ISIS Unleashed Mustard Gas Attack In Iraq, US Officials Claim
ZERO HEDGE Submitted by Tyler Durden on 08/14/2015 ShortURL
A long time ago, in a proxy war far, far away, some YouTube videos (around 100 of them apparently) “proved” that Bashar al-Assad’s regime had unleashed a horrific chemical attack on its own people.
In a lengthy report subtly titled "Syrian Government’s Use of Chemical Weapons on August 21, 2013,” US officials laid out their reasoning for trusting the veracity of the clips, and while you can read the entire report here, the punchline is this: “We have identified one hundred videos attributed to the attack, many of which show large numbers of bodies exhibiting physical signs consistent with, but not unique to, nerve agent exposure. We assess the Syrian opposition does not have the capability to fabricate all of the videos.”
That’s right, the US very nearly started World War 3 based on Washington’s assessment of the Syrian opposition’s video editing capabilities.
Fast forward to March when, almost two years after the first round of YouTube chemical attack videos nearly led to US strikes on Damascus, Washington still hadn’t managed to stir up enough public support for an invasion (which may have something to do with the fact that most Americans couldn’t even identify Syria on a map let alone tell you anything about its four-year old civil war) and lo and behold Reuters reported that “a group monitoring the Syrian civil war said government forces carried out a poison gas attack that killed six people in the northwest, and medics posted videos of children suffering what they said was suffocation."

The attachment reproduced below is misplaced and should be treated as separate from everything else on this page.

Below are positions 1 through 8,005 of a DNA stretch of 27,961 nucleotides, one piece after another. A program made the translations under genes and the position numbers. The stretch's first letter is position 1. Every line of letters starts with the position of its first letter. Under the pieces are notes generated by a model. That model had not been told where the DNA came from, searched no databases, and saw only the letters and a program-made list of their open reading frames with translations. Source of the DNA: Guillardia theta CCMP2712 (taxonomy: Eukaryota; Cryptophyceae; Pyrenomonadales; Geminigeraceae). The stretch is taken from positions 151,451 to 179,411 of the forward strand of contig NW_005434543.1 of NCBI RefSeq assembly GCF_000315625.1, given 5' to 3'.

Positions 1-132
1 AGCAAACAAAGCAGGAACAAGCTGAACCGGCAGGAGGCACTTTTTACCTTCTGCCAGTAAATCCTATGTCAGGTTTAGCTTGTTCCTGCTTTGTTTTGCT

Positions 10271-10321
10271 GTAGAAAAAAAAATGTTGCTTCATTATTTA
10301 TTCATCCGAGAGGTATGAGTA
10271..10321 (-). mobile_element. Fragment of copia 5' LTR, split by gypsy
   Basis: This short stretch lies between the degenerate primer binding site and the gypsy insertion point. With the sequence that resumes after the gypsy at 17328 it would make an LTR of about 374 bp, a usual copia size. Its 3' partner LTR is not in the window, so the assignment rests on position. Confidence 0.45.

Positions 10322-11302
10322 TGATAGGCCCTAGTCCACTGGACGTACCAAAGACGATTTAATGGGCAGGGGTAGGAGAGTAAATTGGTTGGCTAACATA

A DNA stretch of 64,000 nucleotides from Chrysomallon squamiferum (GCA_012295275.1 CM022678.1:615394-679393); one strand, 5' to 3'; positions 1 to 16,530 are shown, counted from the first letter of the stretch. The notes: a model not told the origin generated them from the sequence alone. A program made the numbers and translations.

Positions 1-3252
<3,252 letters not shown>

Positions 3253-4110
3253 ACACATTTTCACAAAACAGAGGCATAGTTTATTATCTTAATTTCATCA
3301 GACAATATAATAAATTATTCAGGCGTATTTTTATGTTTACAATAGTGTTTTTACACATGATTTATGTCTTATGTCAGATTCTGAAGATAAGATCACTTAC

That prompted the John Kerry to send the following message to the Syrian regime: “Assad must be held accountable for atrocious behavior [and] military pressure may be needed to oust [him]”
Well, five months later and the American public still doesn’t care about Syria or Assad (after all, there are more pressing issues to worry about, like Cecil), but one thing it does care about is ISIS which is why now, the West will try to tie Islamic State to chemical weapons and see if that’s effective at bolstering support for boots on the ground. Here’s CNN:
The U.S. is investigating what it believes are "credible" reports that ISIS fighters used mustard agent in an attack against Kurdish Peshmerga this week, causing several of them to fall ill, U.S. officials working in at least three separate parts of the Obama administration said Thursday.
All of them strongly emphasized more intelligence is being gathered on exactly what may have happened near the town of Makhmour in northern Iraq.
And here’s WSJ explaining that ISIS most likely obtained the mustard gas in Syria or maybe in Iraq where stockpiles belonging to Assad and Saddam Hussein, respectively, were supposed to have been destroyed but weren’t:
Islamic State militants likely used mustard agent against Kurdish forces in Iraq this week, senior U.S. officials said Thursday, in the first indication the militant group has obtained banned chemicals.